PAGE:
THE PAKISTAN DEVELOPMENT REVIEW
A Simulation Analysis of the Debt Problem in Pakistan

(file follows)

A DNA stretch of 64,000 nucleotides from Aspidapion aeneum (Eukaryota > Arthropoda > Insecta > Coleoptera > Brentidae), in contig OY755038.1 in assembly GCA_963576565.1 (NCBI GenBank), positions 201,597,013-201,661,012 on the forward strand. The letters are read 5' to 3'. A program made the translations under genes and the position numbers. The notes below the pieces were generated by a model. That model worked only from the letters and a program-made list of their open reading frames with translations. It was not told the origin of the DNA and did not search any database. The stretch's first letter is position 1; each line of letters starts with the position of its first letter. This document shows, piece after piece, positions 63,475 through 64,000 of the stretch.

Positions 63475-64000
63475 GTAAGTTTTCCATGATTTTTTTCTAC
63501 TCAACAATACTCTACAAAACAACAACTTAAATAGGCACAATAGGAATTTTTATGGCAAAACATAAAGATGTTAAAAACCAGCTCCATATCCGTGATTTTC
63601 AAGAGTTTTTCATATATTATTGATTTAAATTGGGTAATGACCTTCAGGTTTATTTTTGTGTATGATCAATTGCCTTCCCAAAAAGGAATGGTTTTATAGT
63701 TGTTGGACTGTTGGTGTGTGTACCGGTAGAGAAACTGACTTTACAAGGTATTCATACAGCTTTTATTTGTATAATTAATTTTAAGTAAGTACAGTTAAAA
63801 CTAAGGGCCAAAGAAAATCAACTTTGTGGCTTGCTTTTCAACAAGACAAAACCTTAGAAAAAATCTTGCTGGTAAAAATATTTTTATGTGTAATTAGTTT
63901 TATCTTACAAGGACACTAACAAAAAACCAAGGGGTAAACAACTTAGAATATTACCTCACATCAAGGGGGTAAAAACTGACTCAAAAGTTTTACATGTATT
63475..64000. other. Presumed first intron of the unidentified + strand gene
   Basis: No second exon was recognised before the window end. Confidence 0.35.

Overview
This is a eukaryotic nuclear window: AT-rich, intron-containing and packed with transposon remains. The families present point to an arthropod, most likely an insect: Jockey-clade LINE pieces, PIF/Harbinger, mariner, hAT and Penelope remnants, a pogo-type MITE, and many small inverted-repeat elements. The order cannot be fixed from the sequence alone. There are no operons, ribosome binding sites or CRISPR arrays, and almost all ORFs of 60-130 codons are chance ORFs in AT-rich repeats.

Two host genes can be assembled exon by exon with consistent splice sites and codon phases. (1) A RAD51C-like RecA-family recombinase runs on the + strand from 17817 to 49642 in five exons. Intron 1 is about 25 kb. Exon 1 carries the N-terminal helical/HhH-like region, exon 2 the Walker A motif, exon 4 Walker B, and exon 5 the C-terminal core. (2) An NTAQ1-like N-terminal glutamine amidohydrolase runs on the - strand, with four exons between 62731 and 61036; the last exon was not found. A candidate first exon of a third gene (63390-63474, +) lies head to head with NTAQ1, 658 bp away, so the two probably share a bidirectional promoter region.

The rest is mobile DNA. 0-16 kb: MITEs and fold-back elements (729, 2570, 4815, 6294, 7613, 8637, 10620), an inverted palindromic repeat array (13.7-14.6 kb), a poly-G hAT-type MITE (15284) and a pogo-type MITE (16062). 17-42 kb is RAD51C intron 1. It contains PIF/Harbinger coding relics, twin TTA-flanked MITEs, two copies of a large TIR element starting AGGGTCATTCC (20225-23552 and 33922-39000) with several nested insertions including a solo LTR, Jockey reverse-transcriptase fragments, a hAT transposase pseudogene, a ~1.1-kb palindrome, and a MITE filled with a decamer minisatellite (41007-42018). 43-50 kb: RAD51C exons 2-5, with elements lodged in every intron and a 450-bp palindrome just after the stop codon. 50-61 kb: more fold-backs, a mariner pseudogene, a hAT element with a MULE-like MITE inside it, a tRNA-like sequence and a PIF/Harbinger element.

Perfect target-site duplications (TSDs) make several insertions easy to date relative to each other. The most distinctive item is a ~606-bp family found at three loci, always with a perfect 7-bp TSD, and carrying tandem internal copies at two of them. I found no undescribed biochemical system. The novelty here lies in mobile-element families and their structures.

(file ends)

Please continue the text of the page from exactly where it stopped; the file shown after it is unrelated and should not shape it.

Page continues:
The current debt situation in Pakistan and the resulting financial crisis require serious attempts to find a sustainable indigenous solution. As such it is essential to search ways and means to reduce dependence on external borrowing over medium to long run.1 External debt is usually created to sustain a growth rate of the economy, which is otherwise not feasible with the given state of domestic resources, technology, consumption propensity and economic management practices. However, the success of economic growth financed by external borrowing depends on two factors, namely the domestic saving rate and productivity. A country with lower saving rate needs to borrow more to finance a given rate of economic growth. In Pakistan the flow of external loans is likely to have adversely affected the compulsion for savings. For example, no serious attempts have been made to improve tax collection or to control non-development government expenditure unless forced by the donor agencies. The adverse effect of borrowing on savings has recently been observed in [Ali et al. (1997)]. The evidence also does not support the proposition that higher rate of economic growth results in higher saving rate [see Ali et al. (1997)]. The saving rate in the private sector of Pakistan has remained low because of low real interest rates and the lack of legitimate and safe investment opportunities. Furthermore the poor and middle-income classes have been burdened with high inflation tax and no serious efforts have been made to tax the rich. Saving rate in the government sector has been deteriorating due to exponential growth in the size of this sector and extraordinarily low productivity. Government has ventured in the territories where it had no business in the first place.